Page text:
Hopefully, the next few years will show continued growth for entrepreneurship in the country, but there are definitely some challenges to be overcome if Costa Rica wants to become the Central American Silicon Valley.

 

 

In Costa Rica, I began by talking to entrepreneurs so we’ll have 2 weeks of interviews with the business owners on the ground in the country. Then I’ll speak with a couple of former PE professionals who are building a modern business incubator and partnering with Costa Rica’s largest angel investor group to make sure promising young startups get access to the resources – both educational and monetary – that they need to succeed. Finally, I’ll finish off my stint in this Central American startup hub with a chat with the Founder of Startup Costa Rica. 

I’ve also had some pretty great adventures seeing the sites, so make sure to take a look at the Where in the World? section to get a taste of the fun things you can get into in between business meetings. 

Mexico’s Entrepreneurial Ecosystem Interview 4 – Jackie Hyland: Project Analyst, Angel Ventures Mexico

It’s almost time to leave Mexico (okay, by the time I post this I will have already been in Costa Rica for 2 weeks – but it’s almost time for the blog to leave Mexico) but before heading to the airport I was lucky enough to be able to sit down for a coffee chat with Jackie Hyland. She’s a Project Analyst at Angel Ventures Mexico and interacts regularly with both startups and investors, so she has a pretty insightful take on the entrepreneurial ecosystem in Mexico City.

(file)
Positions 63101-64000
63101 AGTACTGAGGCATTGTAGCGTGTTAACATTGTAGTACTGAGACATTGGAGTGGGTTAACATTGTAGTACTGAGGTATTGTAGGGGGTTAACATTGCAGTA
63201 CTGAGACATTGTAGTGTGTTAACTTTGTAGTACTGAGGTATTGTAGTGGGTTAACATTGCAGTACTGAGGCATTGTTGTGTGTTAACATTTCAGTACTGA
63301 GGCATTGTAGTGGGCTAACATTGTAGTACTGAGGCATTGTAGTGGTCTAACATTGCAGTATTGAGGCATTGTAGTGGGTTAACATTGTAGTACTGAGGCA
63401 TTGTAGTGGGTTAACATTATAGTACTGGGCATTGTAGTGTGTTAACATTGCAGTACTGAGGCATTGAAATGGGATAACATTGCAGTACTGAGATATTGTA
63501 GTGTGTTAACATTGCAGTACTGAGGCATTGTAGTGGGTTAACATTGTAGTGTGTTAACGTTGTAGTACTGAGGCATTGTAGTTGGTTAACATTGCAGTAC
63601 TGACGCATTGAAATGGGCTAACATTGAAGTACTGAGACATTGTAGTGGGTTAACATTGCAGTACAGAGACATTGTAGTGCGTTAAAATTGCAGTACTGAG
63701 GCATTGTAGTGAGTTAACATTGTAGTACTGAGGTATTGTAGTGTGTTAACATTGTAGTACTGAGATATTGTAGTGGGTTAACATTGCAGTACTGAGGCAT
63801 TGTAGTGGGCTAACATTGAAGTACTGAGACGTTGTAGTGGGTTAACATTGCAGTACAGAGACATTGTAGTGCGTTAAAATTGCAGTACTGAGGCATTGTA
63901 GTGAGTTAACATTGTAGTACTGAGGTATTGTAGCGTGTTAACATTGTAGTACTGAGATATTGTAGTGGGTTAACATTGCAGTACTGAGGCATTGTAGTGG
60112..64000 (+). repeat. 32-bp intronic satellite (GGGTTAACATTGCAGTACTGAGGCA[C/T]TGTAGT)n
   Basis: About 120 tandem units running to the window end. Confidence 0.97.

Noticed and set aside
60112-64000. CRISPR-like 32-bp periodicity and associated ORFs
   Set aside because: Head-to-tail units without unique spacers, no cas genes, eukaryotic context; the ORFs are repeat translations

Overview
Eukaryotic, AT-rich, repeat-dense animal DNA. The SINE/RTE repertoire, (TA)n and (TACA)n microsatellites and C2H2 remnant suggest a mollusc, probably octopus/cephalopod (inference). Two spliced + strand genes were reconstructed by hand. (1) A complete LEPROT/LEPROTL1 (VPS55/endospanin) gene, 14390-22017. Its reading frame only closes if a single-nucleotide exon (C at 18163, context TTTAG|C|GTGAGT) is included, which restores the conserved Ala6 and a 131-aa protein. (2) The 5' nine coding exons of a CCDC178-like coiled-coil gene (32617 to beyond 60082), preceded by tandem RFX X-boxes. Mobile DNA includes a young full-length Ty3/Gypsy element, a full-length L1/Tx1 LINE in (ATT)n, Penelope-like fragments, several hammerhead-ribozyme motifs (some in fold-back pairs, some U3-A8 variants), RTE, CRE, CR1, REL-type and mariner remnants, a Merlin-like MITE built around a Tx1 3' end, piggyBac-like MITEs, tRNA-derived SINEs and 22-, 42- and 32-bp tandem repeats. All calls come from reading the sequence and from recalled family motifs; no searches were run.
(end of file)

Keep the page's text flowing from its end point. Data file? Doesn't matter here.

Since Jackie works at an angel fund, our conversation naturally started with a discussion of the investment environment and, according to Jackie, there’s a big gap at that initial seed-stage capital between what entrepreneurs need and what investors are willing to offer. She says:

“There are people who want to invest but very few that want to join in on a company that is at the prototype or even seed stage. [Investors] want to see sales.”

Just like some of the other insiders I spoke to, Jackie says she’s seen a lot of the family business culture and the monopoly culture. While in the U.S. when we think of an angel investor we may conjure images of a serial entrepreneur who’s started and sold numerous businesses, in Mexico the angel investors tend to come from a more corporate traditional background or have run a family business so they’re more risk averse.

On the positive side, however, Jackie says that the investment environment in Mexico is very open, meaning that investors share deals with other investors rather then trying to keep the next hot thing to themselves.